Wednesday, October 3, 2018

German Fabric

Recently my husband and I were able to go on our annual "Save the Marriage" vacation.  It's a trip we take without kids so that we can reconnect and enjoy some quality time together. 

Flying

This year we were lucky enough to be able to fly to Germany and Austria
 (my first overseas flight)
for 10 days.  

Lichtenstein Castle Art

We had an AWESOME time exploring medieval churches, touring castles, hiking caves, climbing mountains, and driving really really fast on the autobahn. 

 It was an amazing trip!

Novelty German Fabric

One of the souvenirs I brought back were these fun fabrics with traditional German/Bavarian designs.

Aren't they SO CUTE?!

I didn't necessarily go looking for a fabric store, but luckily we stumbled upon one while exploring the town of Rothenburg. Nothing else in the store really appealed to my bright modern tastes, but I came away feeling pretty happy with what I DID find!!

Traditional German Fabric Shopping

Here's a little cultural lesson for you...

Fabric with Novelty German Designs

Traditional Bavarian dress (think Lederhosen) for men includes a gingham button-up shirt in either red and blue (the most popular colors). Those colors are so popular because they are found on the Bavarian flag (blue) and the Bavarian Coat of Arms (red and blue).  Thus the reason my fabrics, with their traditional motifs, are only red and blue.

I haven't yet decided what to make, so for now I will just sit and stare at them until inspiration hits!

Rothenburg ob der Tauber Germany

Auf Weidersehen!


Tuesday, July 10, 2018

Way Up North Tree Skirt

It was SO fun to get to work with Jill Howarth's new Way Up North fabric line for Riley Blake

Jill Howarth Way Up North Fabric Stack

 As you can see
Jill gives a fresh approach to Christmas colors 
by adding navy and pink to traditional red and green.

Way up North fabric Houses Prints

Her illustrations are whimsical and fun

Jill Howarth Way Up North Fabric

while still blending seamlessly with timeless Christmas themes.

Jill Howarth Way Up North Main Santa Print

My favorite pieces of this line are definitely the main Santa Print and the Elf Houses Print. 
 Both are large scale prints that will make such CUTE quilt backs!!

Way Up North fabric Snowman and Flight

But don't underestimate the cuteness of the small scale prints!
I mean... snowmen and Santa flying through the air?! 
So Great!

Holly Jolly Christmas Tree Skirt using Way Up North Fabric

Since I could make anything I wanted....
I decided to make a fun new tree skirt

Holly Jolly Tree Skirt Pattern using Way Up North Fabric Riley Blake

The Holly Jolly pattern from my friend, Andy (aka abrightcorner.com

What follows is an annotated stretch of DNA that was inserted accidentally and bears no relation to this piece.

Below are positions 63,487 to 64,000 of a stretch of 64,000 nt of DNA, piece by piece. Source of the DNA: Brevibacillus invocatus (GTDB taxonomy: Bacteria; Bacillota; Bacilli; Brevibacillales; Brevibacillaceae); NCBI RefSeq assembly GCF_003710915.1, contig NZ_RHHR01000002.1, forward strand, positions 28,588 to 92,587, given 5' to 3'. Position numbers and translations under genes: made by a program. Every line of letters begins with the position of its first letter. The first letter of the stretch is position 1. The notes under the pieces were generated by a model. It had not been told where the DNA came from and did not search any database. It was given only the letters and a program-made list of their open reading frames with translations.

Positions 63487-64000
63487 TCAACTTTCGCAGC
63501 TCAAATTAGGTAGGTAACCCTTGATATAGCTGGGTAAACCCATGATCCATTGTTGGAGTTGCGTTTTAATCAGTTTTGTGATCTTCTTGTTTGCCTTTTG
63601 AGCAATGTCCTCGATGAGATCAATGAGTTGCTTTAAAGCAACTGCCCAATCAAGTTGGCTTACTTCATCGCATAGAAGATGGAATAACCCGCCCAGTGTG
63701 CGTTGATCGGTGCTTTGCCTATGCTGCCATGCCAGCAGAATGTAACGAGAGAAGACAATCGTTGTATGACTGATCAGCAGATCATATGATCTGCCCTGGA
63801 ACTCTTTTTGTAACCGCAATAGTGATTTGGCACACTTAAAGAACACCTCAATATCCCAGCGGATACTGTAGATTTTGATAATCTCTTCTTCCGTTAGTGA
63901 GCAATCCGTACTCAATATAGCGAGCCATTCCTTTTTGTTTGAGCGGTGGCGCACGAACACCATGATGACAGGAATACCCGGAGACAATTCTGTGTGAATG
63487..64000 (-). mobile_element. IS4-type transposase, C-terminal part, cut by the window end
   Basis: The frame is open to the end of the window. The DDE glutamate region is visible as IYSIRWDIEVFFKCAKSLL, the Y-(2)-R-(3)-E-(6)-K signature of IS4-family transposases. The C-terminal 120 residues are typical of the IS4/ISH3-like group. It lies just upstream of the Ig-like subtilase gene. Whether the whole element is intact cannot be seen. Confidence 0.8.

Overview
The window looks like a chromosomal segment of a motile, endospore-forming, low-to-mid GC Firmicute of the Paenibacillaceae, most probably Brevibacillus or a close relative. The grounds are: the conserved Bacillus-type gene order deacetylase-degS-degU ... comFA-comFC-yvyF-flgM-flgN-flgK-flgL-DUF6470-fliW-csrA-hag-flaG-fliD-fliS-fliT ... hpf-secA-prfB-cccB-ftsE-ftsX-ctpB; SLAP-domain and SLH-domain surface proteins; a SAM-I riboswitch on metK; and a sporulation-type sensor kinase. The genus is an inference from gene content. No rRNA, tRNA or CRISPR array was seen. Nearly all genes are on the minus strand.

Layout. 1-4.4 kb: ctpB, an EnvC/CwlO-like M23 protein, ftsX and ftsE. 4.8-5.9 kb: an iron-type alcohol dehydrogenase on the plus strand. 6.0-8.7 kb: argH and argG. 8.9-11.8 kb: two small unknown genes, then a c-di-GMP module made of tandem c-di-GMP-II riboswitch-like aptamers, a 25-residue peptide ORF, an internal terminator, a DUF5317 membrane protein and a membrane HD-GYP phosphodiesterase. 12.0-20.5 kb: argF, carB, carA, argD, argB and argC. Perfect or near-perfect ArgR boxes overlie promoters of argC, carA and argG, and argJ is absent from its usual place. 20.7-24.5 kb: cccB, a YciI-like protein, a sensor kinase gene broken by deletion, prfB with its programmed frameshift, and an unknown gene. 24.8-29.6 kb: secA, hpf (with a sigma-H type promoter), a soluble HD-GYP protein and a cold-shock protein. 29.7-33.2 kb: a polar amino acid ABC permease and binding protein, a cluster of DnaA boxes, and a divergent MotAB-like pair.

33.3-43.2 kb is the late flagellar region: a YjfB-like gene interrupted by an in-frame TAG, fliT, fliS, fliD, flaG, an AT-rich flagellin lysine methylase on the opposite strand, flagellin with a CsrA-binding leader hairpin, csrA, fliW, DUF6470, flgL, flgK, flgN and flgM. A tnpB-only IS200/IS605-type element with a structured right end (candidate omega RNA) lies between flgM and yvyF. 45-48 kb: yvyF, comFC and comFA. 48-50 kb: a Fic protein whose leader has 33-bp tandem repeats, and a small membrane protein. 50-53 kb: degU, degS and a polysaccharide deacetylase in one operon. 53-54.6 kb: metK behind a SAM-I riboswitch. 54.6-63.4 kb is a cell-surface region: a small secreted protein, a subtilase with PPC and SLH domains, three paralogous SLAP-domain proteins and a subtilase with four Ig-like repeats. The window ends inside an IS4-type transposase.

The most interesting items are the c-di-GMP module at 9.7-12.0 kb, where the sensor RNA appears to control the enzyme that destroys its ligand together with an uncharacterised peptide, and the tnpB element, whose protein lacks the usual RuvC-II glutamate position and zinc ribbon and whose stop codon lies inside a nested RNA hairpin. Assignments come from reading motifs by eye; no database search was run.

works perfectly to showcase all the fun illustrations in Jill's fabric.

(Andy's pattern is also super easy to make with well written, easy to understand directions.) 

Quilting detail Christmas tree skirt Way Up North Fabric Riley Blake

For the quilting I had my quilter do a very "Christmas-y" motiff. 
I think it turned out perfectly. 

Holly Jolly Tree Skirt Ties Detail using Way Up North Fabric Riley Blake

 Probably my favorite detail of the tree skirt is the ties.  
The pattern calls for using ribbon, but I loved using the last bits of this fantastic stripe
 (You can NEVER go wrong with stripes!!) to finish it off. 
 I mean... striped bindings are always my answer to "What should I use for the binding?"

Holly Jolly tree skirt pattern Riley Blake Way Up North fabric

Such fun fabrics and such a fun new tree skirt! 
Happy Christmas is JULY!! 
Now go enjoy a dip in the pool for me! :)

Monday, January 9, 2017

Wonky Log Cabin Block Tutorial {Down and Dirty Method}

I am well aware that I am not inventing anything new here, as there
are a million tutorials out there for Wonky Log Cabin Blocks.
I'm just going to share my method for getting down and dirty with your scraps.
I'm also aware that my blocks are not "true" log cabin style blocks. I'm going for a loose interpretation, but the general idea is the same.

First off, I organize my scraps by color.  

rainbow shoe box scrap bins
 I keep them in these clear plastic shoe boxes from Wal-Mart ($1).  This make it easy for me to see what I actually have, besides making my shelves look pretty.  These bins contain my string-like scraps -- long skinny pieces I've saved from the trash can.

orange scrap bin
 I lay my scraps in the bin nice and flat so I don't have to iron them when I use them. (no reason to add extra work) Once a color bin is overflowing it's time to tackle the scraps!  

So here's where things get down and dirty...

Step one is to DUMP the bin on the floor! 
The dump method makes it easier to see what you have while sewing and sorting.  

Once you've dumped your scraps it's time to do a quick sort. Pull out scraps and sort them into equal lengths. But if you spend more than 5 minutes doing this, you are taking too long!  You don't need to sort the whole bin, just enough to get you started.

small pink scraps
Pull out the smallest scraps first.
Mine are about 1.5" wide by 2" long, but just use whatever you have.
These will be the start of your blocks.

The idea is to make multiple blocks at a time while using the size of the scrap to determine it's placement on each block.  By doing this you can think less with minimal trimming!! (Who doesn't want less work?!)

matched up little pink scraps